Malaria deaths in South Africa climb

Malaria occurs when a parasite from the species Plasmodium infects a person's red blood cells.
Malaria occurs when a parasite from the species Plasmodium infects a person's red blood cells.

Travellers are being urged to take precaution during the holiday season to guard themselves against malaria.

South Africa has recorded a rise in malaria-related deaths, warned the National Institute for Communicable Diseases.

The institute noted an usual seasonal increase in malaria since October 2014. "Of concern is the rise in the number of cases infected within South Africa over the past 2 years and the increase in malaria-related deaths, largely because of missed diagnosis and delayed treatment."

Ninety six people died of the disease in the last season, compared to seventy eight in the previous period.

Below are the cases for the past 5 malaria seasons in South Africa:

Read: Malaria: things you should know

"Travellers over the festive season need to take precautions when travelling to malaria areas within the three provinces of KwaZulu-Natal, Limpopo and Mpumalanga, and to other countries in the region, particularly Mozambique.

The risk of contracting malaria can be reduced by using mosquito repellents and preventive medication is also strongly advised when visiting high risk areas, especially outside the country.

"Travellers returning from high-risk areas must maintain a high awareness for malaria if they develop a fever or flu-like illness, and this should prompt urgent testing, and treatment if necessary."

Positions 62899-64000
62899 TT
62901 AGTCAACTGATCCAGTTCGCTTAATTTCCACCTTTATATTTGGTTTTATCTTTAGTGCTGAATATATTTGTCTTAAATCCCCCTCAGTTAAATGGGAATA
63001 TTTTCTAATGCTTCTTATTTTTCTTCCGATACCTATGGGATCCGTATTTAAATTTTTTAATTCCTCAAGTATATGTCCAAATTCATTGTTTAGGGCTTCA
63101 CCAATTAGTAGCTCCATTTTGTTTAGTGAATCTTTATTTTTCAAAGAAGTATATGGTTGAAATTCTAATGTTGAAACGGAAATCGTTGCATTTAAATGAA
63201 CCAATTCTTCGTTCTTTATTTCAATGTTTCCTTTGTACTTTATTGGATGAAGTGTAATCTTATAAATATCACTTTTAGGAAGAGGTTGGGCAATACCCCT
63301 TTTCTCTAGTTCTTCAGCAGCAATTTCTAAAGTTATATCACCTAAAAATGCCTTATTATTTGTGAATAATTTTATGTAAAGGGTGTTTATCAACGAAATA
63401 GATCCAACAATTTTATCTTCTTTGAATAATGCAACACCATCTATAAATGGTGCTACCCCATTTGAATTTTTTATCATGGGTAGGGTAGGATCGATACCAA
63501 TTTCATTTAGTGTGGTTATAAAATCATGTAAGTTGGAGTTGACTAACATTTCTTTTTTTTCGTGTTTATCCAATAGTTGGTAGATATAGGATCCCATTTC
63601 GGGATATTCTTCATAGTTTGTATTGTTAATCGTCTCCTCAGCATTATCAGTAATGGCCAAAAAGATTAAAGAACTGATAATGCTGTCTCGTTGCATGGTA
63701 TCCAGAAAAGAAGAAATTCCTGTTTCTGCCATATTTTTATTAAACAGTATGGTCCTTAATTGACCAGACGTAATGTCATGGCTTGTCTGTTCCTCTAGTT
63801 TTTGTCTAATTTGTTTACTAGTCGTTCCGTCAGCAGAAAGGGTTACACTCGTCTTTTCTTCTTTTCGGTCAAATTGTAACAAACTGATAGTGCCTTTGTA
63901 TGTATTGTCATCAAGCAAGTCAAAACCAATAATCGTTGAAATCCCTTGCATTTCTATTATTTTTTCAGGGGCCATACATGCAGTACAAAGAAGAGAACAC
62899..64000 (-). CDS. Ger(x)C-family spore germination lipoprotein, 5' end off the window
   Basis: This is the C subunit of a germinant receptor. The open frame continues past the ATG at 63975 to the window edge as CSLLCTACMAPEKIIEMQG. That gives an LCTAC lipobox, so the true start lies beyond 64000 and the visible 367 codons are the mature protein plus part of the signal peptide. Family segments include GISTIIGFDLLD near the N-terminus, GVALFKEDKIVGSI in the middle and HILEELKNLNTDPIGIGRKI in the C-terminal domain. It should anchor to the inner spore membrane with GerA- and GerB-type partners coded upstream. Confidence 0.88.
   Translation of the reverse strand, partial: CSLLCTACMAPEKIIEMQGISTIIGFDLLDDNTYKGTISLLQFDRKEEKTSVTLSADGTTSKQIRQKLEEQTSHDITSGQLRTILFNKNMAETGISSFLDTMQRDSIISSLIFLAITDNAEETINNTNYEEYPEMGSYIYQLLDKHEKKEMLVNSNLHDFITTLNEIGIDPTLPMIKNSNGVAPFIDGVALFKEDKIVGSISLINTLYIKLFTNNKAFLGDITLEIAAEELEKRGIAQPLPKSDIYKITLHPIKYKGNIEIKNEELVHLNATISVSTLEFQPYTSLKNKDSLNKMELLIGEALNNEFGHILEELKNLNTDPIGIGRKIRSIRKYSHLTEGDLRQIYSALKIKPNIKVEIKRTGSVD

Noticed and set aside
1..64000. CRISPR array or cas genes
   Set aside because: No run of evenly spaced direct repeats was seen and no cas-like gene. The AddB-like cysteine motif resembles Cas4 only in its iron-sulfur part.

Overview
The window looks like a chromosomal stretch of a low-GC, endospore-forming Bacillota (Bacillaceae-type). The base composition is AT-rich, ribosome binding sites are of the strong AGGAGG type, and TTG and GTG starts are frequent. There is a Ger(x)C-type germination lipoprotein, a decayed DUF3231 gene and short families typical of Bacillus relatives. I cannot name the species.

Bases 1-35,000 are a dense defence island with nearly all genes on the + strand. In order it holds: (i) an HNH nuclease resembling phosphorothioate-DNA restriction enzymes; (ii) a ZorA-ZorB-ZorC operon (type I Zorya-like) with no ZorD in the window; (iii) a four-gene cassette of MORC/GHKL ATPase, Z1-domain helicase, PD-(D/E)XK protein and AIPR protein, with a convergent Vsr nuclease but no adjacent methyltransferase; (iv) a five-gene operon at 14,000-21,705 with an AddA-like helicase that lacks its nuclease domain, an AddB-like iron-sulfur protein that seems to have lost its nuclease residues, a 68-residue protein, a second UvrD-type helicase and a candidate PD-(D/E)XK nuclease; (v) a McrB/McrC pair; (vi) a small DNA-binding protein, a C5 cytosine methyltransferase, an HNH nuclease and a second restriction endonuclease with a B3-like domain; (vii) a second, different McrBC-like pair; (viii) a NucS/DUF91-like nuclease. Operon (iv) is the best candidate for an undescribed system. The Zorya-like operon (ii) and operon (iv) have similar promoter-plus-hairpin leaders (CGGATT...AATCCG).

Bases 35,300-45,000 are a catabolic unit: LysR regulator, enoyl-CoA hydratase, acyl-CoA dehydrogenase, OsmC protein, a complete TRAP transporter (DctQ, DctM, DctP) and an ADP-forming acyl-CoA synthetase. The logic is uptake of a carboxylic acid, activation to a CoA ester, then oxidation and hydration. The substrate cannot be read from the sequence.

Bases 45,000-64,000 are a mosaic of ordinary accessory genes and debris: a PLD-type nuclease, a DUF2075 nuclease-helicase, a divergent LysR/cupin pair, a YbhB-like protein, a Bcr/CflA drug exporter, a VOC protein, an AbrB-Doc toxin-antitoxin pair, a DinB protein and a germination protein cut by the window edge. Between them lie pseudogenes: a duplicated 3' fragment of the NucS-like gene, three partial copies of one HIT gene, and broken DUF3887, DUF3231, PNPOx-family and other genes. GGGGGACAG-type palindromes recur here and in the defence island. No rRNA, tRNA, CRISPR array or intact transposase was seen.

Symptoms of malaria include chills, sweats, feelings of weakness, lethargy and dizziness, muscular, body and abdominal pains, headaches, nausea and diarrhoea.

Read: South Africa makes great progress in malaria control

These can appear from a week to two weeks after being bitten by a malaria-carrying mosquito. However, Dr Vincent Pete Vincent of Netcare Travel Clinics and Tokai Medicross Family Medical and Dental Centre advised that people should remain vigilant for some months after they return home.

“Regard any fever as malaria until it is proven otherwise,” said Dr Vincent, who was speaking on the eve of the Southern African Development Community (SADC) Malaria Day, which was on 8 November.

Prevention is key when it comes to malaria but the disease can also be cured with a diagnosis and treatment.

Read: How malaria is treated

In South Africa, treatment is usually with either an artemesinin derivative called artemether in combination with lumefantrine (Coartem), or with quinine combined with doxycycline.

The artemether/lumefantrine combination has been used since 2001 in Kwazulu Natal with good results. It can be used for uncomplicated malaria if the patient is able to take medication orally.

For severe or complicated malaria, quinine given intravenously is still the recommended treatment in South Africa.

Also read:

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New test fast-tracks malaria diagnosis
Global warming could push malaria to higher areas

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